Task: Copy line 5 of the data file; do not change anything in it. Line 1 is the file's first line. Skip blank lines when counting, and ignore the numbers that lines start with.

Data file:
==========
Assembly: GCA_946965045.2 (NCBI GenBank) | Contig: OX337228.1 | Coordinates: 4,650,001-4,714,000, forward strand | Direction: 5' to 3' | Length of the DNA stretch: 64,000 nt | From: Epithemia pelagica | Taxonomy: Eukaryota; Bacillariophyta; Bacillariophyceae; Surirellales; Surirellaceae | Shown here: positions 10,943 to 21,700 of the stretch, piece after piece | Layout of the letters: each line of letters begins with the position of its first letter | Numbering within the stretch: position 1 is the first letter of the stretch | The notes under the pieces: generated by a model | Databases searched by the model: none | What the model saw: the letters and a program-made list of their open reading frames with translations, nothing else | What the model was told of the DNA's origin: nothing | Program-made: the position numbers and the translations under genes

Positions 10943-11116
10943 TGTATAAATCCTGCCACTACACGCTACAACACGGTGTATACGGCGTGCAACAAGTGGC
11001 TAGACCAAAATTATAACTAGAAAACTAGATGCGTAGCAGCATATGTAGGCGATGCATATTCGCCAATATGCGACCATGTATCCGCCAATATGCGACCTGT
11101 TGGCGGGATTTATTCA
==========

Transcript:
11101 TGGCGGGATTTATTCA